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September 14, 1965

John Albert Liguori, Plaintiff,
United States of America, Thomas E. Scanlon, as District Director of Internal Revenue for the District of Brooklyn, New York, Claude Forbes and Merrill Grossman, Defendants

Mishler, District Judge.

The opinion of the court was delivered by: MISHLER

MISHLER, District Judge:

Motion by plaintiff to enjoin the collection of taxes and directing defendants to return property seized by defendants.

 The action is brought under 28 U.S.C. § 1340. *fn1" The complaint states that bank accounts and personal property were seized by defendants based on " . . . a jeopardy assessment against the plaintiff in the sum of $2212.48 base upon an alleged 'marihuana transfer tax'." (Complaint par. 5.)

 It appears that a tax was imposed pursuant to 26 U.S.C. § 4741(a)(2). *fn2" Plaintiff claims the tax was illegally imposed because (1) plaintiff is not guilty of the claimed transfer of narcotics and (2) plaintiff was never served with notice of assessment as required by 26 U.S.C. §§ 6212(a) and 6861(b) and 6862.

 The marihuana, subject to the claimed tax, was found in plaintiff's apartment by an agent of the Bureau of Narcotics, who had entered the apartment to execute a warrant of arrest issued out of the Southern District of New York.

 The tax imposed under § 4741(a)(2) has been held to be "a legitimate exercise of the taxing power," United States v. Sanchez, 1950, 340 U.S. 42, 45, 71 S. Ct. 108, 110, 95 L. Ed. 47, and not a penalty. The Court lacks jurisdiction by the express provision of 26 U.S.C. § 7421(a). *fn3" The exceptions to the broad statutory bar to judicial intervention in the collection of taxes is expressly found in the section, and in Miller v. Standard Nut Margarine Co. of Florida, 1932, 284 U.S. 498, 52 S. Ct. 260, 46 L. Ed. 422 and Enochs v. Williams Packing & Navigation Co., 1962, 370 U.S. 1, 82 S. Ct. 1125, 8 L. Ed. 2d 292.

 The exceptions referred to in the statute, i.e., 6212(a) and (c) and 6213(a) refer only to income, gift and estate taxes.

 It is appropriate here to refer to plaintiff's claimed violation of 26 U.S.C. § 6862 as a basis for injunctive relief. The section authorizes the Secretary of the Treasury to make immediate assessment of taxes, other than income, estate and gift taxes. Plaintiff's claimed right is misconceived. The section states:

"(a) Immediate assessment. - If the Secretary or his delegate believes that the collection of any tax (other than income tax, estate tax, and gift tax) under any provision of the internal revenue laws will be jeopardized by delay, he shall, whether or not the time otherwise prescribed by law for making return and paying such tax has expired, immediately assess such tax (together with all interest, additional amounts, and additions to the tax provided for by law). Such tax, additions to the tax, and interest shall thereupon become immediately due and payable, and immediate notice and demand shall be made by the Secretary or his delegate for the payment thereof."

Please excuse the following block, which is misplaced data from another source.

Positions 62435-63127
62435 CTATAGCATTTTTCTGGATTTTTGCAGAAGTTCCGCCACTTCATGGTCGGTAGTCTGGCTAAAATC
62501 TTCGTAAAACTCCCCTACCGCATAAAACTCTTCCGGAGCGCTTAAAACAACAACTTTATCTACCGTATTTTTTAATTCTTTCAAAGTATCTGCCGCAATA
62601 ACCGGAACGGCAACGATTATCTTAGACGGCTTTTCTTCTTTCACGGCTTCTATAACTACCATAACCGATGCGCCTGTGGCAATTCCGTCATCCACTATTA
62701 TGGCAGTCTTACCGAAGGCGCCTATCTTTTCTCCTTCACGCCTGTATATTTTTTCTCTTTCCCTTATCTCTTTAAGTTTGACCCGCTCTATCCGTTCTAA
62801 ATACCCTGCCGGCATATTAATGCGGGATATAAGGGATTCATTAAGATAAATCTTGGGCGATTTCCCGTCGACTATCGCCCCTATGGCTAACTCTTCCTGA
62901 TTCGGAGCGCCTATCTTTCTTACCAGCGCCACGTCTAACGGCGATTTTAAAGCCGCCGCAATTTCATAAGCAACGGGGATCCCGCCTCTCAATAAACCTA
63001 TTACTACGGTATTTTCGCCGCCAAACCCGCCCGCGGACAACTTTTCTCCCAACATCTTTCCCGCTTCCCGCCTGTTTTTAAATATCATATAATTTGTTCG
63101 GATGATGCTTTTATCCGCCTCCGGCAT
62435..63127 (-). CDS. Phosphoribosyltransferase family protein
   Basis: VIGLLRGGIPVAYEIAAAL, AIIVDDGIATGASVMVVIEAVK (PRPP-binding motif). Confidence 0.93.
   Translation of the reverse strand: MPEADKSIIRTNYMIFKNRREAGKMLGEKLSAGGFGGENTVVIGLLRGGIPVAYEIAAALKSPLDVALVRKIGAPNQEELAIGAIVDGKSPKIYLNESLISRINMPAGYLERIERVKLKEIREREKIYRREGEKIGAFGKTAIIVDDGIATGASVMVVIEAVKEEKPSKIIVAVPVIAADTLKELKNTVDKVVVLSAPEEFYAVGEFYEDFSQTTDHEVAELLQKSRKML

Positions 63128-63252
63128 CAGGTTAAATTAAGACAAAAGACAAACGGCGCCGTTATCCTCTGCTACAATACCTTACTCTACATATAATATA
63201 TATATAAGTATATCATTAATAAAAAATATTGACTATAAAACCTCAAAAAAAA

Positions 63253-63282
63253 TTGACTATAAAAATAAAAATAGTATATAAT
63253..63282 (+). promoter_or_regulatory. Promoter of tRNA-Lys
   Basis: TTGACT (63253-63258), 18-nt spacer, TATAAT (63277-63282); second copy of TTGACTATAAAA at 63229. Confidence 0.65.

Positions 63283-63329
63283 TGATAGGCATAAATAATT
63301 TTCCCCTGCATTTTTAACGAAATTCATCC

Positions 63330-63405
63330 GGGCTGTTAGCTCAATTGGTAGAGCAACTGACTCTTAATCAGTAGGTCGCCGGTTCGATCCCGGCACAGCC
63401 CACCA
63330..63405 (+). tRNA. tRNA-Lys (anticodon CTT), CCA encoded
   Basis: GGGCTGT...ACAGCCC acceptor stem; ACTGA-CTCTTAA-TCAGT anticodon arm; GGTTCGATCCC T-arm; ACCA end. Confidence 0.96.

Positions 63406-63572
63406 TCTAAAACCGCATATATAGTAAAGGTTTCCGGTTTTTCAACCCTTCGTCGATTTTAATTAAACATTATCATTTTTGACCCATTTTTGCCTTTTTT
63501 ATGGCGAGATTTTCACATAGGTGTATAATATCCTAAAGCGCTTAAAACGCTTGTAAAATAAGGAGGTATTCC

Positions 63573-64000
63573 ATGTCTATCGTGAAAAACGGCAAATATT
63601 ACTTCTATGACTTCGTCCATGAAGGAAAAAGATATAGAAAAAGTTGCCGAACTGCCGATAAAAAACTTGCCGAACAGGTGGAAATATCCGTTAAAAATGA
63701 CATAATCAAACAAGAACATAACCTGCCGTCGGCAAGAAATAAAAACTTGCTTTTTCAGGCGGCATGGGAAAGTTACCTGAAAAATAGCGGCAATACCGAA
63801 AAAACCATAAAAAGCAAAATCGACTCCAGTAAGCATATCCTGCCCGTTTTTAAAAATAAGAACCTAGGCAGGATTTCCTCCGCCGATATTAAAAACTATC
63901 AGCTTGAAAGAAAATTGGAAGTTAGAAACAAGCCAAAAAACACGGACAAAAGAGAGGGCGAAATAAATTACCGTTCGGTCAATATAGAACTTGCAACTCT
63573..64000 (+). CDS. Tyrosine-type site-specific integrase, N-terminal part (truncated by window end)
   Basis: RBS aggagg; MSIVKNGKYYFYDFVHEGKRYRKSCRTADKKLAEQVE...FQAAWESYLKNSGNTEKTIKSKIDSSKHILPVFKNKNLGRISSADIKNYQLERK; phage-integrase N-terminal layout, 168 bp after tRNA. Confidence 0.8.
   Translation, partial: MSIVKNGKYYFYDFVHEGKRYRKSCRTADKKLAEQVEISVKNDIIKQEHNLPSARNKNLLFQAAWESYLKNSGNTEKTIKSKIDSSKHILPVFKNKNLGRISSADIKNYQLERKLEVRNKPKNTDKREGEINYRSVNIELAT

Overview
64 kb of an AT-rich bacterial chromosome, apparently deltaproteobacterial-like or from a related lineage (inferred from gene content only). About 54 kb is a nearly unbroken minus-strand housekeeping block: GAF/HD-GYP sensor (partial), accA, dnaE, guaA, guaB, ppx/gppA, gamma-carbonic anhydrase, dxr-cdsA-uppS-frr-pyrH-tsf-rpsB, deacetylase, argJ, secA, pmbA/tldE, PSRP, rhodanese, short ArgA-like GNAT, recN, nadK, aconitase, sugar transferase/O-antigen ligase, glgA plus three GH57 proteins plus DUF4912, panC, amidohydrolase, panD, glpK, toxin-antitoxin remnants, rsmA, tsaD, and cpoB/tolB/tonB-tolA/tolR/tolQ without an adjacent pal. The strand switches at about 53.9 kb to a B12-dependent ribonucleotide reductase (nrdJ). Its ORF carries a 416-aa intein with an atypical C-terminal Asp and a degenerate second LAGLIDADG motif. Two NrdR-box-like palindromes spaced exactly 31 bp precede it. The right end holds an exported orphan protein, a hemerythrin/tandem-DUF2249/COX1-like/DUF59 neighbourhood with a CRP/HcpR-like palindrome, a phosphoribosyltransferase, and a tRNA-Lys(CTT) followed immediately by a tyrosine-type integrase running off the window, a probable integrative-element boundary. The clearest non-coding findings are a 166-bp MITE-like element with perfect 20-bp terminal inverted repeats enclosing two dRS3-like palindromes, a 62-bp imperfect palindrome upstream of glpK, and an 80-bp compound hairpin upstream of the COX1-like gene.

Plaintiff does not come within the narrow exception of Miller v. Standard Nut Margarine Co. of Florida, supra, where the Court found that the tax was not only illegally imposed, but that its enforcement would destroy the taxpayer's "business, ruin it financially, and inflict loss for which it would have no remedy at law" (284 U.S. at p. 510-511, 52 S. Ct. at p. 264).

 In Enochs v. Williams Packing & Navigation Co., supra, the Court broadened the exception defined in the Margarine case to include those cases where " . . . it is clear that under no circumstances could the Government ultimately prevail . . . ." (370 U.S. at p. 7; 82 S. Ct. at p. 1129.)

 Considering plaintiff's argument that he has not been found guilty of transferring marihuana, it is clear that it fails to meet the test set out in Enochs. The Government's right rests on good faith, and not upon a conviction in a criminal proceeding. The principle is stated in Enochs 370 U.S. at page 7-8 82 S. Ct. at p. 1129, as follows:

"We believe that the question of whether the Government has a chance of ultimately prevailing is to be determined on the basis of the information available to it at the time of suit. Only if it is then apparent that, under the most liberal view of the law and the facts, the United States cannot establish its claim, may the suit for an injunction be maintained. Otherwise, the District Court is without jurisdiction, and the complaint must be dismissed. . . . Thus, in general, the Act prohibits suits for injunctions barring the collection of federal taxes when the collecting officers have made the assessment and claim that it is valid."

 Plaintiff would not be entitled to the relief requested solely upon the showing of the Government's lack of good faith. Plaintiff must also show that he has no remedy at law Botta v. Scanlon, 1963, 2d Cir., 314 F.2d 392, note 1 on p. 394; mere inconvenience or financial embarrassment in the conclusory ...

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